Sökning: "Arne Kaijser"
Visar resultat 1 - 5 av 13 avhandlingar innehållade orden Arne Kaijser.
Sammanfattning : The earliest Swedish gasworks, built around 1850 in Gothenburg, Norrköping and Stockholm, were the first public utilities in Sweden. The establishrnent of these gasworks forced the municipal authorities for the first time to make decisions concerning a complicated technical system - decisions which involved not only technical, but also financial, organizational and legal components. LÄS MER
2. From Vision to Transition : Exploring the Potential for Public Information Services to Facilitate Sustainable Urban Transport
Sammanfattning : Background: Policy initiatives to promote sustainable travel through the use of Internet based public information systems have increased during the last decade. Stockholm, in being one of the first cities in Europe to implement an Internet based service for facilitating sustainable travel is believed to be a good candidate for an analysis of key issues for developing sustainable travel planning services to the public. LÄS MER
Sammanfattning : The medical imaging technology called MRI (magnetic resonance imaging) stems from a blind measurement technology which was further developed in research and practice to enable seeing into the inner body. Vision with MRI was open-ended, and it was developed and tamed in a context of fragmented medical perspectives on the body and on technology. LÄS MER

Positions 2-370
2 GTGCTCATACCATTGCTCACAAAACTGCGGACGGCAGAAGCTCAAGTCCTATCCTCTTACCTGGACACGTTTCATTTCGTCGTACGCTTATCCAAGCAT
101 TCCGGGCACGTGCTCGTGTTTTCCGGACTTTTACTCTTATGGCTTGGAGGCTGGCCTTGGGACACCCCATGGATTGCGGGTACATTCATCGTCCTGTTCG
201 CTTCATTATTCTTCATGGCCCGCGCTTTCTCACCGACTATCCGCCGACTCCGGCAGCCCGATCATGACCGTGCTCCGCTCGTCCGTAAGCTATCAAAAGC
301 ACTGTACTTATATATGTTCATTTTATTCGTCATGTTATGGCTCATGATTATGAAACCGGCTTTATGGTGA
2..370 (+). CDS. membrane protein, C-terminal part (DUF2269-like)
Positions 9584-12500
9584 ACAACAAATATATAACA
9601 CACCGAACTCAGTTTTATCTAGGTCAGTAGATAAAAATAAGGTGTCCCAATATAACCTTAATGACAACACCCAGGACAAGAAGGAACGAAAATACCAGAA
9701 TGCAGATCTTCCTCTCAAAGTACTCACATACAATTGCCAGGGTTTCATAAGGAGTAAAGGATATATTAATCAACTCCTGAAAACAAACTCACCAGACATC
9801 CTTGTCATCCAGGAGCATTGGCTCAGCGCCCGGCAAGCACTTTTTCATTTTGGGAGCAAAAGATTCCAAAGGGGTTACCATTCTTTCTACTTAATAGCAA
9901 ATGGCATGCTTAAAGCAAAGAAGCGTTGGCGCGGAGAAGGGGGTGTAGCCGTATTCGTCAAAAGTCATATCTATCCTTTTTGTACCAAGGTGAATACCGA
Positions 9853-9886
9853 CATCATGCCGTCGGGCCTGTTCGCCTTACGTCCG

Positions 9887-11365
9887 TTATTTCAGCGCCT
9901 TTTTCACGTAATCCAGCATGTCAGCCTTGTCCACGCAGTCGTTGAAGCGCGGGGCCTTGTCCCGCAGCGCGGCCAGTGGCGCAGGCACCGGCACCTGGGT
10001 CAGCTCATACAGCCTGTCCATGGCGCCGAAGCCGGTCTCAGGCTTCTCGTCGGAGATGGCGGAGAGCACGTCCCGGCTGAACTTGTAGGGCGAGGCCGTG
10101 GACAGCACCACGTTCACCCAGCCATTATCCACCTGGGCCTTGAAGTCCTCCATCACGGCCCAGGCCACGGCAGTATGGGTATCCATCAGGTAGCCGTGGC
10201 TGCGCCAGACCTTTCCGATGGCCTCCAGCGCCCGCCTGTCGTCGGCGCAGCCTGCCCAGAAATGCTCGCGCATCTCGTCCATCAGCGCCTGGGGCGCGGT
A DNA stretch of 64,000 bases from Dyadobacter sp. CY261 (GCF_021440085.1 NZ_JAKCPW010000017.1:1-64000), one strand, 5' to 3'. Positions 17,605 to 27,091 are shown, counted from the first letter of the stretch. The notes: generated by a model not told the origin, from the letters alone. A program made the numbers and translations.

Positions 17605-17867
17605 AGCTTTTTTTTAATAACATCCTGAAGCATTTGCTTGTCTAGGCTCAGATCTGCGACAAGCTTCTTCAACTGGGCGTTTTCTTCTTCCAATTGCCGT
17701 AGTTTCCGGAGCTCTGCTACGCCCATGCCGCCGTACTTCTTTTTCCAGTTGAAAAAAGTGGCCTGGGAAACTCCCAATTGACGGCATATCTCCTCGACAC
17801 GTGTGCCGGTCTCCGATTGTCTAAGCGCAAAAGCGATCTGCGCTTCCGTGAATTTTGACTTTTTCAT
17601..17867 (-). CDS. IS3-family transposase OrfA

4. Bränsle för den moderna nationen : Etanol och gengas i Sverige under mellankrigstiden och andra världskriget
Sammanfattning : This thesis investigate Swedish policy-making concerning promotion of wood gas and ethanol distilled from fermented sulphite lye as domestic fuel alternatives in the Interwar years and World War II. With a departure point in the theories of social constructions of technology (SCOT), the sociology of expectations and Thomas P. LÄS MER
Sammanfattning : The modal share of bicycle traffic in Stockholm increased from 20 per cent to over 30 per cent during the 1930s, and reached staggering levels during World War Two – peaking at over 70 per cent. Soon after the war, however, the share declined rapidly. LÄS MER